The ONLY financial cheat​ sheet you need for banking

Picture via Shoppe Black

Before we get into the November 2019 discussion, I want to thank everyone who has read and responded to the first post of this series! Our readers didn’t disappoint when I asked the question of what is the difference between being rich and being wealthy. I encourage everyone who reads this series to please share your thoughts by responding to any of our platforms. We might feature you on our next blog post! 

One of the responses from last month that really resonated with me comes from a follower of Love & Luxe’s Instagram account. 

Lauren writes, “Rich just means you HAVE money, [wealthy] is a mentality that NEVER stops making money”. 

I found this response interesting because it aligns with my own personal views. Wealth or being wealthy is a way of thinking in addition to a physical state. As long as you are actively thinking and planning a financial journey, I believe that wealth will ultimately be obtained. I am excited to know that there are other young and willing millennials aspiring to build that same generational wealth! I hope that as a bare minimum Money Talks inspires you to change your way of thinking. Now, on to this months’ topic!  

Do you remember your first encounter with money? How old were you?  How much was that amount? What was that circumstance? 

Pic via Parent

I can’t clearly recall my first encounter with money. But I think I might have been 5 years old? My mom gave me a few bills for lunch and that’s about all I can remember. However, I can confirm that I returned the change to her. This practice of returning cash back to my parents was constant. Up until the beginning of middle school, I never kept what that was given to me. I learned from a young age that money was needed to buy more things, and therefore I either had to give it back to my parents or save. I still do this today but now I “give” money to organizations such as the government, banks and publicly traded companies. Keeping cash in institutions will create more money for you in the long term called INTEREST. Placing your money in the banks, government, or companies is the same as lending it to them. These entities are legally obligated to return your cash to you in addition to a particular percentage for the use of money lent; unlike your parents or your old piggybank in the corner of your room.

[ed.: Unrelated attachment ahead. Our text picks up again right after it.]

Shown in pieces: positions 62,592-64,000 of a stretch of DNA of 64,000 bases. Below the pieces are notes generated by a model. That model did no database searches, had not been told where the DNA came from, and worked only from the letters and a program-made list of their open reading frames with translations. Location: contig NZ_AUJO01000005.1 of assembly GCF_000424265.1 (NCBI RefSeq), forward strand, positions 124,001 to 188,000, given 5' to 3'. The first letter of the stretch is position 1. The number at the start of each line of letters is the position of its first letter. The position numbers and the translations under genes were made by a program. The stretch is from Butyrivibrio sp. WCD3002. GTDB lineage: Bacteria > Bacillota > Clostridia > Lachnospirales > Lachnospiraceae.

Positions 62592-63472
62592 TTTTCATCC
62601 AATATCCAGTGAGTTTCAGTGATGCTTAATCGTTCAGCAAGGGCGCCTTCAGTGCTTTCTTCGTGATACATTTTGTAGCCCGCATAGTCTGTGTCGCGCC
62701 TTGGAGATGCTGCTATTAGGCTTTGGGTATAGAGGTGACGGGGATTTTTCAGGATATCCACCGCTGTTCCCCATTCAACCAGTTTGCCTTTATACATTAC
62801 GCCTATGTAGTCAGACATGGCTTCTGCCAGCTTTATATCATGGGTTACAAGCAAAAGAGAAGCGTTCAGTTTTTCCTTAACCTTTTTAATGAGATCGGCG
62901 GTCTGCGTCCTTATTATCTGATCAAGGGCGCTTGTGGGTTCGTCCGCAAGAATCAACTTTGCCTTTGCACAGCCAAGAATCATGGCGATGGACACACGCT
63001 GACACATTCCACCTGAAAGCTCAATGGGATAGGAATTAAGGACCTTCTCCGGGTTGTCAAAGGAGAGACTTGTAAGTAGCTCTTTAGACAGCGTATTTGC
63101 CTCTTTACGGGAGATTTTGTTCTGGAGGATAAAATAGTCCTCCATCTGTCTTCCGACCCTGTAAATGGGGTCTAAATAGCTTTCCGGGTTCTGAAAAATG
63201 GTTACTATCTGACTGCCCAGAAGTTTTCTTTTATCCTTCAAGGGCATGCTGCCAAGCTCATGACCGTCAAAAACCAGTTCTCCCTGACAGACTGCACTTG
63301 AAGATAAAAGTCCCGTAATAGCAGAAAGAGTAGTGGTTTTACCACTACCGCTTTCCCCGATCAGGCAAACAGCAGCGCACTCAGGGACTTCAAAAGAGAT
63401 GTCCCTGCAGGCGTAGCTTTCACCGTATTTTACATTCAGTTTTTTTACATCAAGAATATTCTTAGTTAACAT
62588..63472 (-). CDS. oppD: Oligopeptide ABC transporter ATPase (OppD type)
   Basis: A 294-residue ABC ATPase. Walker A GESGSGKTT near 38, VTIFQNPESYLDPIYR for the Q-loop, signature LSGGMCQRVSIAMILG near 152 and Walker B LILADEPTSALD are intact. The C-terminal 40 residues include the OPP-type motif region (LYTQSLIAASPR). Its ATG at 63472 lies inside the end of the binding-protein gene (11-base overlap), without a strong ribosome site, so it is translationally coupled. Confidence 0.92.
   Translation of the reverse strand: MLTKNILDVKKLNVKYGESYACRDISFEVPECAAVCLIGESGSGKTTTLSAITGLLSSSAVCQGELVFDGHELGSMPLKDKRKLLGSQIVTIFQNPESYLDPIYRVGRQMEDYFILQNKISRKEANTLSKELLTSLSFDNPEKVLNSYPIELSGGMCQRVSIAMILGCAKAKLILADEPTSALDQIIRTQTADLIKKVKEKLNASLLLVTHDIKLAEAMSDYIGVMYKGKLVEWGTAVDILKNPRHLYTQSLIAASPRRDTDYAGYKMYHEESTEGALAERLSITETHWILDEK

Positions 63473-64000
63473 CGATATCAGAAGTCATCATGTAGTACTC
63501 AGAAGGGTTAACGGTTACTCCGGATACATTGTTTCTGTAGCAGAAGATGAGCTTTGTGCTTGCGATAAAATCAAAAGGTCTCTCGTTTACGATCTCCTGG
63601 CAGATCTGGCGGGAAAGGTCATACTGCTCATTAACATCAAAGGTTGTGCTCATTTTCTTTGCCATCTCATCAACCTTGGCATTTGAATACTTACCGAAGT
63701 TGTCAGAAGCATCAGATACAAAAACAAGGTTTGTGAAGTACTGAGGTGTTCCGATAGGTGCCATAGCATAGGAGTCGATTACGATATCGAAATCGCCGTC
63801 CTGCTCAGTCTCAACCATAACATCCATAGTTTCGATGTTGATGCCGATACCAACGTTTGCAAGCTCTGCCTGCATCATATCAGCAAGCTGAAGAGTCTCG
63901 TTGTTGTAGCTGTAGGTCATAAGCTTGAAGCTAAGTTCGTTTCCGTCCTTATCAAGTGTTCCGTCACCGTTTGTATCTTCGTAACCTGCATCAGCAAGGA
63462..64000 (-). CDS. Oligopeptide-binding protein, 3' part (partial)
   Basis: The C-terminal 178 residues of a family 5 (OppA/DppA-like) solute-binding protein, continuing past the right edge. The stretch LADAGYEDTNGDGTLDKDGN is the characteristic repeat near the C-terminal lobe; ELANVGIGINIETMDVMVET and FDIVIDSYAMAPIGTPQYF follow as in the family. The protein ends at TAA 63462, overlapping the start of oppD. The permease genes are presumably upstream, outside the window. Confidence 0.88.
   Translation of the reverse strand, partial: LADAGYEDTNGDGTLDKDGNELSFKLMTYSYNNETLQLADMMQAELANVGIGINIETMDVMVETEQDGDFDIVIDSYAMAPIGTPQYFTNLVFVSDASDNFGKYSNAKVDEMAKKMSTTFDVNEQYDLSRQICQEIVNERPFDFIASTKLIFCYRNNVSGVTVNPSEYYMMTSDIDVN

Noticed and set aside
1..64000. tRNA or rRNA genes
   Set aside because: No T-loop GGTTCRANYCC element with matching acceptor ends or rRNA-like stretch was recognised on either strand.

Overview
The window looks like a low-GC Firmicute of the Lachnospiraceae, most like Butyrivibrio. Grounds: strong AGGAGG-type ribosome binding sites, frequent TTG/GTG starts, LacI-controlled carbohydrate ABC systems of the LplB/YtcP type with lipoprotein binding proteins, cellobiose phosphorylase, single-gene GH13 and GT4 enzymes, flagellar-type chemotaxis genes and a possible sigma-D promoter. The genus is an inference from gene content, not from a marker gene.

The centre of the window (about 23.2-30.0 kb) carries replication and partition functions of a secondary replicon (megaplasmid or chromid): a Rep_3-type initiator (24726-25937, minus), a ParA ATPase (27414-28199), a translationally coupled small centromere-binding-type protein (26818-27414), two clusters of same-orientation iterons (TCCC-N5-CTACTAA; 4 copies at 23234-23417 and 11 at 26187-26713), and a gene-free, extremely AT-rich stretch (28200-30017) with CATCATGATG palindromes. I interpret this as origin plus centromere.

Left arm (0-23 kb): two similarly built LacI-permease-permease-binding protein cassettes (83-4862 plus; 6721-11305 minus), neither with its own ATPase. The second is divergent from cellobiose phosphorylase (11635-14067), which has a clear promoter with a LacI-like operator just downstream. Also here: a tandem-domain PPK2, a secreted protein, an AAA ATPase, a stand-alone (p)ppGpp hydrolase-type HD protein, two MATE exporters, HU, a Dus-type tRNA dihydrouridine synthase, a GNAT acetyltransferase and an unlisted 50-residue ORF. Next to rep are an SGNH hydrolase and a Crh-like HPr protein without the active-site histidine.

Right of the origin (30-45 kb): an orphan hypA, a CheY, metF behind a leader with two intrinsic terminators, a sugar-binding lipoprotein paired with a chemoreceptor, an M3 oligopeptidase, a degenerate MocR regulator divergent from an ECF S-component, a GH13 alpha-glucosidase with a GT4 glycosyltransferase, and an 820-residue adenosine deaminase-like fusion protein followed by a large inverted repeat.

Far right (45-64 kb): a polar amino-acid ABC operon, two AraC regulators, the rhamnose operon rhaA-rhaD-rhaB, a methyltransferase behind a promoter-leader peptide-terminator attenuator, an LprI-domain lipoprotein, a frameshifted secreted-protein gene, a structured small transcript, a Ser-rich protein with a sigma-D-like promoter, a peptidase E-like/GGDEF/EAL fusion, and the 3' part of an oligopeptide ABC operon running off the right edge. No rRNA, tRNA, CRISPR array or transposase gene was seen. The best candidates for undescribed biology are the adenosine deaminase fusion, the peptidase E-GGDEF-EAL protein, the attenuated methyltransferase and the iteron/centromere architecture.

I was 15 years old when I first interacted with one of these entities. I got my first job at Kiwi Yogurt, and my parents took me to PNC Bank to open my first checking account. I was ecstatic. 

Picture via PNC

Unfortunately, there was no difference between PNC bank and my piggy bank at home, I didn’t take advantage of any interest accruing savings accounts. This is because my family and I immigrated to the US when I was 3 years old. My parents didn’t have the opportunity to learn English and therefore the financial intricacies of this country. We depended on the words of our family and friends in the area and they recommended PNC. Naturally, we were inclined to open accounts with this bank. We thought all banks were the same, but I eventually learned that thinking was false. Now, almost 10 years later my situation changed, and my knowledge has grown. Many of my friends ( despite not being immigrants) had the same experience when they opened their first bank account. Most of them did not “choose” their bank, but instead were told. However now that we are capable adults, I believe that this is the best time to ” make things right”.


Opening a savings account with a bank is one of the EASIEST and SAFEST forms of investing you can do. In this article, we will discuss banks and my recommendations for high-interest savings accounts. 

If you don’t have plans of actively investing in the stock market, bonds, or commodities, you should ENSURE that you are at least with a good bank or credit union. This is the FIRST thing you should do, pick the right bank for you! Here is the action plan: